Alleyne and Lowndes-Yates started working together, first by putting on local productions of the latter’s plays, with Alleyne acting as stage manager and performing. In 1920, they formed a screenwriting partnership, promising “Original Scenarios and Adaptations” (“Professional Cards” 50). It is not clear how much work this brought in, with some scripts sold but only two produced, so far as can be determined. These were two short comedy films from 1922, starring South African comedian Kimber “Tubby” Phillips: Fatty’s Overtime and Hims – Ancient and Modern (a third comedy short, Agitated Agitator, was announced as being in production in 1923, but was not released).

In 1922, Alleyne and Lowndes-Yates shifted the partnership from scriptwriting to providing advice to would-be scriptwriters, work that Lowndes-Yates had previously done for another firm (“Scribes of the Screen” [1922]). They rebranded themselves as the Kinema Advisory Bureau, with Alleyne as its Director and Lowndes-Yates as Assistant Director (Meredith 65, 959). The Bureau read books, plays, and short stories submitted to them, suggested suitable markets, or gave advice on how to make manuscripts saleable.

This advisory work was accompanied by a remarkable series of short articles in the film trade paper The Motion Picture Studio, in which the two women, both individually and as a duo, called upon the British film industry to seize the advantages that awaited it, not least by putting greater value on the work of the scriptwriter. The early 1920s was a particularly poor period for the British film industry, hamstrung as it was by inadequate financing, the block-booking distribution system that flooded the market with American films, and a paucity of talent. For Alleyne and Lowndes-Yates, the answers were to seize initiatives and to put greater trust in writers.

A “letter to the editor” written by Muriel Alleyne in The Motion Picture Studio (September 2, 1922): 6.

Articles such as “What’s Wrong?” “Story Versus Star,” “Wake Up, England,” and “Do the Public Hate Our Pictures?” were bold in language and relentless in argument. Alleyne’s words on the neglect of scriptwriters, to the detriment of the industry, have been made by many a film author since:

A good story is worth more than a good star or much advertised director, but how are the Scenarists treated by the Industry? They have been made the Cinderellas long enough, their works in many cases have been tampered with by the director and mutilated in the cutting-up room, and the door of the studio is barred against them. (Alleyne, “Story Versus Star”)

On occasion, the women were controversial in their criticism. For example, Lowndes-Yates was at her sharpest in a response to a series of articles on “screen authorship” by director Sidney Morgan. Morgan bemoaned the lack of stories based on real lives, which necessitated the need to turn to novels and to rely on the celebrity of an author. Lowndes-Yates put the problem down to inadequate appreciation of, and payment for, professional writers, who found greater renumeration in other markets:

Authors are not blind to the value of publicity, but how often is the name of an author advertised in the ordinary paragraphs that appear in the Press as well as on the Screen? Hardly ever. The name of the Director is given, the name of the firm, the names of the stars, even the carmeraman [sic], but the name of the author comparatively seldom. Why? When it appears on the screen it is flashed on as one of a maze of names, and flashed off again very quickly. To the writer it is very much as though a book appeared heralded as the Startling Novel published by So-and-So, bound by Such-and-Such, printed by Mr. Someone Else, and sold by the well- known bookseller Mr. Blank. Yet it is on the author and his stories that the whole future of the British industry depends. (Lowndes-Yates, “The Position of the Screen Author”)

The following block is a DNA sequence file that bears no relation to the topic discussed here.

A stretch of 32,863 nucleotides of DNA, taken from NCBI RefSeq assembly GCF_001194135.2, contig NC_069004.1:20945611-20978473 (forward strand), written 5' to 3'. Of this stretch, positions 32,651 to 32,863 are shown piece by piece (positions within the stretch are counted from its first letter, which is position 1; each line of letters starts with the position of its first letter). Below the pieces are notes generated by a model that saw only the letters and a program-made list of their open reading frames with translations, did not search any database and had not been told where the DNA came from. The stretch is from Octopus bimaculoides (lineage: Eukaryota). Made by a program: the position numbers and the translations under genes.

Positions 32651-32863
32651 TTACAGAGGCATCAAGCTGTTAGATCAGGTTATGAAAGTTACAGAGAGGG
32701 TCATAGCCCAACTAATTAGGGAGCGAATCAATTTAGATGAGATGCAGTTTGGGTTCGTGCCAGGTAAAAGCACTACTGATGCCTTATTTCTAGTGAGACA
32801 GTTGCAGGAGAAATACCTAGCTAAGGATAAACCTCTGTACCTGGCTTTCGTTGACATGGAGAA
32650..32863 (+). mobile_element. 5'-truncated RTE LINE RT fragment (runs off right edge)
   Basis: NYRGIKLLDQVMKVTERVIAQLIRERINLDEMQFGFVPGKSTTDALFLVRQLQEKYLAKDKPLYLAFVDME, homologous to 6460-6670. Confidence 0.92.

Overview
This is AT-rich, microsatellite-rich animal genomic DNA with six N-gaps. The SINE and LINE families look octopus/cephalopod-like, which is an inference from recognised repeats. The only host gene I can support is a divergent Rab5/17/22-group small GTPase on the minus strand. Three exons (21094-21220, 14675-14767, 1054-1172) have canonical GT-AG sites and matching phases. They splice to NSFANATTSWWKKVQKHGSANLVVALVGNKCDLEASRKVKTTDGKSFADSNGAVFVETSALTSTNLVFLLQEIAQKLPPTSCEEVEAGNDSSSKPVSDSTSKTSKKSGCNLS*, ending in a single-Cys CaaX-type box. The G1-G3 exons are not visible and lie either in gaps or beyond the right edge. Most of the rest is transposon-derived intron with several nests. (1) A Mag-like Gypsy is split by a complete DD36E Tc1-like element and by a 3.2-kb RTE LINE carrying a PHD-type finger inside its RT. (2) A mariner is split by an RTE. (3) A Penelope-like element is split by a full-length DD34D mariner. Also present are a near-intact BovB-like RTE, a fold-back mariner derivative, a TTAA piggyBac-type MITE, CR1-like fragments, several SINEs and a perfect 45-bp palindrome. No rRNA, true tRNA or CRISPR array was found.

Such arguments were based on discussions they had had with industry players, and were certainly welcomed by many, to judge from the correspondence section of the journal. However, the duo’s arguments were challenged following Lowndes-Yates’s “What Are Films For?” in which she insisted that the only purpose of the feature film was to entertain:

At the present moment “The Four Horsemen of the Apocalypse” is running at the Palace Theatre, which is a propaganda film against war. This film has split those interested in the kinema sharply into two classes. I have heard it widely discussed in omnibuses, clubs, in the street, in private houses, in the Kinema Club, in the theatre itself and among the Press. So far as it has been my lot to listen to these discussions, I have never yet heard a professional kinema worker of any kind who has not raved about the film, and I have yet to meet the member of any other section of the public who has cared for it. Why this divergence? No film in the last few years has, to my thinking, split the public into such sharp sections as this. Why? I think the answer is—propaganda. (Lowndes-Yates, “What Are Films For?”)

The critical responses to this argument focused on the need for film to inspire as much as to entertain, with some detecting a condescending view of the audience (“a rather unfair and sweeping judgment on the average public who patronises the kinema, ascribing to them a shallow and unprogressive mentality,” wrote Peggy R. Baker) (“Readers in Council”).